State utility regulators Wednesday allowed a northwest Louisiana electric company to purchase part of the nation’s largest wind-power project.
The $4.5 billion “Wind Catcher” project in the Oklahoma panhandle began construction last December and is expected to start generating electricity in 2020.
The Louisiana Public Service Commission allowed the Shreveport-based Southwestern Electric Power Co., better known as SWEPCO, to increase customers’ monthly bills to pay for a portion of the wind farm’s power.
Once on line, the wind farm is expected to provide about 30 percent of the electricity needs for SWEPCO’s 231,000 customers who live mostly in the northwestern and central part of the states. The utility also serves another 300,000 customers in parts of Texas and Arkansas.
The rest of the utility company’s electricity will be made burning more standard fuels like natural gas and coal.
PSC Commissioner Foster Campbell, D-Bossier Parish, said the increase in the base rate should be offset by the charges customers have to pay for the fuel because the wind will turn the turbines that make electricity.
“It requires no fuel to run and is projected to save SWEPCO customers billions of dollars over the life of the 25-year project, Campbell said. “The bottom line is the savings to SWEPCO customers, and the fact that this project will bring clean power to Louisiana for years to come.”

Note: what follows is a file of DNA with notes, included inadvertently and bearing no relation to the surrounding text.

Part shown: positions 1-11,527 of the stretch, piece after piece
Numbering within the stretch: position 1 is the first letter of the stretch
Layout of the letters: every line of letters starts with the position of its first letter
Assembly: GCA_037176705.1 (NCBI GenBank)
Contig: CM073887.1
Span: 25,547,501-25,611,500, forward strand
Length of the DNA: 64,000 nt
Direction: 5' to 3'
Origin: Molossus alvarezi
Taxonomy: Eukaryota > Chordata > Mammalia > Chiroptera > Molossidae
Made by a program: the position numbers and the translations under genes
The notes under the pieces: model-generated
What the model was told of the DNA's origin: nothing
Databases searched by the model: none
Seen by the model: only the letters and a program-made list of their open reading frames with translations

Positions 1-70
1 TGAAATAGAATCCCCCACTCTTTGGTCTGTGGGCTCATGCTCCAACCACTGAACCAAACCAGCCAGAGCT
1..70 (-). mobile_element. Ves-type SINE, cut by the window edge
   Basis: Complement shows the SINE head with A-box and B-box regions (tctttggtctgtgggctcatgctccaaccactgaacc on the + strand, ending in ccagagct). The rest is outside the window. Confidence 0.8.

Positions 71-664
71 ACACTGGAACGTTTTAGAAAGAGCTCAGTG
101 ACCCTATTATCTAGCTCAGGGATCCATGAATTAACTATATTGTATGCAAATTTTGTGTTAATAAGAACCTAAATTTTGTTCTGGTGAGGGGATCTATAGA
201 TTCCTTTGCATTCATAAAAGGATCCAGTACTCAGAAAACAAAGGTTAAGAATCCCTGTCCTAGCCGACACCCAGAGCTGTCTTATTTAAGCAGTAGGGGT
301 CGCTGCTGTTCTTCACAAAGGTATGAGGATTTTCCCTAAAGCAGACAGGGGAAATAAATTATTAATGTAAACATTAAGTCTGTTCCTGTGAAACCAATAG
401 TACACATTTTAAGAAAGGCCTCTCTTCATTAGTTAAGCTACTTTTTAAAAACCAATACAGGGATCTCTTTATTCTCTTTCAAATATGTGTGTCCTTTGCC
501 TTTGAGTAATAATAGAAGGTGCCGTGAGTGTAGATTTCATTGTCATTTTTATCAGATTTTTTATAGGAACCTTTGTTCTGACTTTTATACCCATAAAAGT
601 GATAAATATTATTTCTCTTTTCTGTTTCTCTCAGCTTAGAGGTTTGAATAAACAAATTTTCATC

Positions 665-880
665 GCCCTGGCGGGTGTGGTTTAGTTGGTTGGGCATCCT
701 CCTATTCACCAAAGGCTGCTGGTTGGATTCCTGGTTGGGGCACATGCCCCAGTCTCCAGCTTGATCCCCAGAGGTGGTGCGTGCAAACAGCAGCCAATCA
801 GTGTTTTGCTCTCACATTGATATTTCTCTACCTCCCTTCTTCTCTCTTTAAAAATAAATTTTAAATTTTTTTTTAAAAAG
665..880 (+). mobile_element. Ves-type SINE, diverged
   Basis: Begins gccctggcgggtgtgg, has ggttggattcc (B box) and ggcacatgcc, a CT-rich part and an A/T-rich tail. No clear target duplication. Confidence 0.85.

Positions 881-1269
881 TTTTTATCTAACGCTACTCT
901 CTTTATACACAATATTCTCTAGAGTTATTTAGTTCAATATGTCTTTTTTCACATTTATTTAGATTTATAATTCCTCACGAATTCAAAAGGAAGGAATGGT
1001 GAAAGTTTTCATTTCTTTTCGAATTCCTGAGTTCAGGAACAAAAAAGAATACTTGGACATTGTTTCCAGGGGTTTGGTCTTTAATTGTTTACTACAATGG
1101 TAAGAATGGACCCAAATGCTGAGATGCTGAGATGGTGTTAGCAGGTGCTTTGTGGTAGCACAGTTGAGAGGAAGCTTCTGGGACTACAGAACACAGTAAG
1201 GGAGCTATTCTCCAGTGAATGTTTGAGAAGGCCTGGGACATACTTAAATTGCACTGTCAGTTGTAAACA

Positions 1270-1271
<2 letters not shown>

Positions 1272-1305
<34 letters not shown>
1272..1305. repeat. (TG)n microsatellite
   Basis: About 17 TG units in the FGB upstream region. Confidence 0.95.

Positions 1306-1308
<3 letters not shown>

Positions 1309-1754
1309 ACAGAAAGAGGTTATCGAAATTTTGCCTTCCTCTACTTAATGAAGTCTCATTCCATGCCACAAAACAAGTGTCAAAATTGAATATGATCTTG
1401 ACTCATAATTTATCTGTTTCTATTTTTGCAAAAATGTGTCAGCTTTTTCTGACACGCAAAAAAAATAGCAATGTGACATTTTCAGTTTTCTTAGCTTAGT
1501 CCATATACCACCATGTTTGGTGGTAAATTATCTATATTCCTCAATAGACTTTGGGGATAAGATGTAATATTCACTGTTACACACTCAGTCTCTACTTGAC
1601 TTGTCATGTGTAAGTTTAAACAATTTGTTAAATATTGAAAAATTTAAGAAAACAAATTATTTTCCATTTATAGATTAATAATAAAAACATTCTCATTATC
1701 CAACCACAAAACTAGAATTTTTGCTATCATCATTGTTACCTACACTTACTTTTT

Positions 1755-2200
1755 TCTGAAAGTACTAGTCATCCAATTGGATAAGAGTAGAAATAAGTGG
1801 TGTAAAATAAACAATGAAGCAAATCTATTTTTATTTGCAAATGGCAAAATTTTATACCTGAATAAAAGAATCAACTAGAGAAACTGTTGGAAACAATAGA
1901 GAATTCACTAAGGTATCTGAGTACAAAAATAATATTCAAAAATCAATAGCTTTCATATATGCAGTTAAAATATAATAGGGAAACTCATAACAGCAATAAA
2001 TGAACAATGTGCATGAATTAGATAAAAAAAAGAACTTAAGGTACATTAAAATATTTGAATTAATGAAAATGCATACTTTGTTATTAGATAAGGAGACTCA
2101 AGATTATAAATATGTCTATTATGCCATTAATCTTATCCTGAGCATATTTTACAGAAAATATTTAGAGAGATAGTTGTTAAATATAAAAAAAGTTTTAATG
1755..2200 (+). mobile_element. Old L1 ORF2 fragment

The PSC voted 4-1 to approve the project.
PSC Commissioner Craig Greene, R-Baton Rouge, was the only no vote. He noted that SWEPCO has plenty of power available and was unsure about making the utility’s customers help underwrite a part of the project to the tune of about a billion dollars.
“I am all for adding clean, renewable power generation to our power grid, but the project has to serve a need, and it has to make sense financially,” Greene said. “I could not vote to have SWEPCO customers finance an unneeded generation project that might only save them money if the price of natural gas increases significantly.”
Wind Catcher has now been approved by the regulatory commissions of Louisiana and Arkansas. It is still under review by the utility regulators in Texas and Oklahoma.